At the age of 19, he fled Gambella, Ethiopia and found safety at a refuge camp in Kenya.
In 1992, the following year, he had the "privilege" to come to the United States where he made homes in Texas, South Dakota, Minneapolis and for the past two years, Storm Lake.
He feels it is his responsibility to share his own good fortune with those still struggling in Africa and so he has made trips back there to visit with those still living in refugee camps.
He is also serving as a bridge between other Africans making Storm Lake their home and their family and friends still in Africa, sharing messages back and forth, assuring that each individual is safe where he or she is living.
"We are all one," he stressed.
"I could stay here and do nothing," he said, "but I do believe I am meant to make a difference in the life of someone else."
Sharing ministry is also important to Omot.
During his last two trips (August 2011 and March 2012) he visited the Anuak refuge camp in Kenya and South Sudan where he distributed Bibles and fellowship. "There I realized the difference between the American church and the church in Afrcan refugee camos," he said. "The American church is equipped with resources for spitiual growth and self-sustaining ministry. However, the church in the African refugee camp lacks resources for spiritual growth and does not have self-sustaining ministry. In the refugee camps there is a great thrist and ambition to know and learn about the Word. Unfortuanatley there are limited tools to learn. The refugee church in Africa relies on the West for resources. My vision is to equip a reliable and self-sustining church that can stand in independence."
He shared that the refugees are always happy to see him.
"When I go back there, I see that their lives are not getting better."
Omot said he has done a great deal of deep thinking on how to make life better for the displaced Africans.
"Having lived in the U.S. for more than a decade, I realize that America is a country that disposes of many useful commodities," he said. "Whether in the business, medical, farming, education or government sectors, Americans always leave behind used products as they purchase a better and more cost-efficient version. Every year, tools that could change the Anuak community are left to rust behind an American garage. Here in the U.S., businesses are replacing large sets of computers, fax machines, photo copiers and essential equipment that can make a huge difference in African churches."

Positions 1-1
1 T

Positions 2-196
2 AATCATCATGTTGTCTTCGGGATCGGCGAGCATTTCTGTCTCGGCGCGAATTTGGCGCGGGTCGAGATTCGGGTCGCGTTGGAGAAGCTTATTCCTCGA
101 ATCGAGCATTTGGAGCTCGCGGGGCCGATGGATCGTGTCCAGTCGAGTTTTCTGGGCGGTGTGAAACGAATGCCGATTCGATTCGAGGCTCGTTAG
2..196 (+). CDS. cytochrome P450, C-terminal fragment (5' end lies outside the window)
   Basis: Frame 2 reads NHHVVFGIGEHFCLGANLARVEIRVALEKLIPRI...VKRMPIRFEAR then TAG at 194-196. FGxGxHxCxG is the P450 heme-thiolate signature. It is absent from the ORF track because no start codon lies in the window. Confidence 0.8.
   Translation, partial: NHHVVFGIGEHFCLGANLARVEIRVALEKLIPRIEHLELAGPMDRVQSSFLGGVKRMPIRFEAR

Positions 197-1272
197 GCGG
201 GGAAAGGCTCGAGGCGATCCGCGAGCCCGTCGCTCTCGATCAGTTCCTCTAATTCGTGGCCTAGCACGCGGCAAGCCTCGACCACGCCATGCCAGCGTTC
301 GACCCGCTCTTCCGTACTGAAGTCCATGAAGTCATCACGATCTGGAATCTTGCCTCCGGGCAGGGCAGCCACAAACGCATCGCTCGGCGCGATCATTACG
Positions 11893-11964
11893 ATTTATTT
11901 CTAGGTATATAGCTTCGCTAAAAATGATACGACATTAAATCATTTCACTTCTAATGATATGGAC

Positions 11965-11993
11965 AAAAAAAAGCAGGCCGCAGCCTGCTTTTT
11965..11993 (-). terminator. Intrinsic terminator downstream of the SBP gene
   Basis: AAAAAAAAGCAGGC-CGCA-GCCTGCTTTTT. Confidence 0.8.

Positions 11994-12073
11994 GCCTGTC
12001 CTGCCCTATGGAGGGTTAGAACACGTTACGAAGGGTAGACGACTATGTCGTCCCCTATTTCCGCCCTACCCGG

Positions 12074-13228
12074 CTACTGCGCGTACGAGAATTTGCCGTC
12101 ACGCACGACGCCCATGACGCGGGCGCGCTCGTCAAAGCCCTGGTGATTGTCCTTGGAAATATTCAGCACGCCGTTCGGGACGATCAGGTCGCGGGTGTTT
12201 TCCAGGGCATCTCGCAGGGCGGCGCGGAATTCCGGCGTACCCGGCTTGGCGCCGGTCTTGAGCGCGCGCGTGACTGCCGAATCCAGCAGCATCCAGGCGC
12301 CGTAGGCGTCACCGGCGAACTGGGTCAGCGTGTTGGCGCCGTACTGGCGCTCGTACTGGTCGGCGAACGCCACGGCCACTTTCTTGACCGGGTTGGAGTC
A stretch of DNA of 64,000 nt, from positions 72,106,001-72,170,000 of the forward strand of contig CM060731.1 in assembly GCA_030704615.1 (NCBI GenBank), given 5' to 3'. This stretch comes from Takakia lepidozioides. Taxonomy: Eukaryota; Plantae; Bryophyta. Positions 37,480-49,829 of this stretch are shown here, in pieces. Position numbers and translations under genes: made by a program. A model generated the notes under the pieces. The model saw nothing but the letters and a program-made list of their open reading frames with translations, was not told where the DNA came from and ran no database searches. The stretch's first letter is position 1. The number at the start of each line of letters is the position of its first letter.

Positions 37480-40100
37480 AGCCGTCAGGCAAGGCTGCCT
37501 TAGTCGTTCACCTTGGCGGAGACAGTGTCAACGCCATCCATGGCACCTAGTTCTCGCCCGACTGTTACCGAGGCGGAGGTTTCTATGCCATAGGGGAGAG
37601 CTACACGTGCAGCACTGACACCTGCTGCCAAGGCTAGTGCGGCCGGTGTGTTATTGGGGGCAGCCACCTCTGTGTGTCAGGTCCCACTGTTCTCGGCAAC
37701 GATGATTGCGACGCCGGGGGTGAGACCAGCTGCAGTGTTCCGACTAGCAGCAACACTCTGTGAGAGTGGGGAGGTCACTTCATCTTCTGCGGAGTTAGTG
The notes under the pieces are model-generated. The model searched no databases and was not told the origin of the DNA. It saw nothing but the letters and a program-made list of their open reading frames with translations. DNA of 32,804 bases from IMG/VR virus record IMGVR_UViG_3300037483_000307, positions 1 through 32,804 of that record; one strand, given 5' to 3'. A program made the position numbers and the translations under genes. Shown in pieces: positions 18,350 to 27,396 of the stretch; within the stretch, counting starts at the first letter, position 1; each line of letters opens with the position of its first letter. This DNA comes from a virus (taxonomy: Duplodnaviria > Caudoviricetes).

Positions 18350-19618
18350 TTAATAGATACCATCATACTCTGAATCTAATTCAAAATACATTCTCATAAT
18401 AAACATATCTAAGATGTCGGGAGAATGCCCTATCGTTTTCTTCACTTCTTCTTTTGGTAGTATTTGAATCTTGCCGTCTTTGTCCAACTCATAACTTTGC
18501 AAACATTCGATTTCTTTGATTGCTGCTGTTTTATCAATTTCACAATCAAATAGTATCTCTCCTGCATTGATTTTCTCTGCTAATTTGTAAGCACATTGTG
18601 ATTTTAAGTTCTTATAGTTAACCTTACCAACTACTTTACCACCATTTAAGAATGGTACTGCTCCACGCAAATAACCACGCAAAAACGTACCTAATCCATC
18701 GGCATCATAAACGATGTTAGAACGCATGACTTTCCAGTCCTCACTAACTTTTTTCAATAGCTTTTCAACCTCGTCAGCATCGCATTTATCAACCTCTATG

He went on to point out that farmers discard many resources that have lost value in the American economy.
"As I drive around I see old tractors parked inside barns that could be used to establish a self-sustaining income for an African family. This could generate a means to support, sponsor and train many leaders for the kingdom of God."
He added, "America is a land already blessed. We have to go to other nations; we have things to give to the world."
Omot's goal is to form teams of people who can collect America's used items that could be used to make a difference in the lives of the African refugee camp community. He hopes to provide leadership training and technical support.
"Some people might might disagree with my proposal thinking that people in developing nations are incapable of managing technical equipment. But I know all people can be trained. I have witnessed many missionaries who have made a difference in African lives through such training."
He is proud to be both American and African and believes the proposal is possible.
"We have enough resources to equip and train a new generation of self-supporting churches in Africa."
Omot pointed out that training community members how to make bricks and to do carpentry, they may have the means to invest in their community and inturn, help the church.
"I invite you to join me as a team," Omot shares. "First, look for those materials that might be useful to the African refugee church. Later we must raise up funds for tool shipment and travel to provide training."
The list of priority resources include used tractors, portable drilling rigs, used computers, used scanners, photo copy machines, Bibles and church leadership training materials.
He added that there is an American embassy in South Sudan which would help in bringing teams to the the African country.
Omot knows how it feels to have mentors in his life, beginning when he was a very young boy and he was educated by a man who took time to share his knowledge with the African youth. Omot remembers there were no educational materials to use; writing out math problems in the dirt with a stick was how he learned. And then all of the mentors and friends he has met in America that have opened doors for him.
"That knowledge carries me today. The only way to make a difference is to show someone. That's my vision: I want to make a difference in the lives of others. I can't save everyone but if I can save one person, I am making a difference. If I can do that, I will be comforted; I will find rest. It is my way to give back."
Omot lives in Storm Lake with his wife, Abella and son Achol. It took many years for his wife and son to be cleared to come to the U.S.; they have another son, Ojem, still in Africa whom is hoping to be able to someday live in the U.S. as well.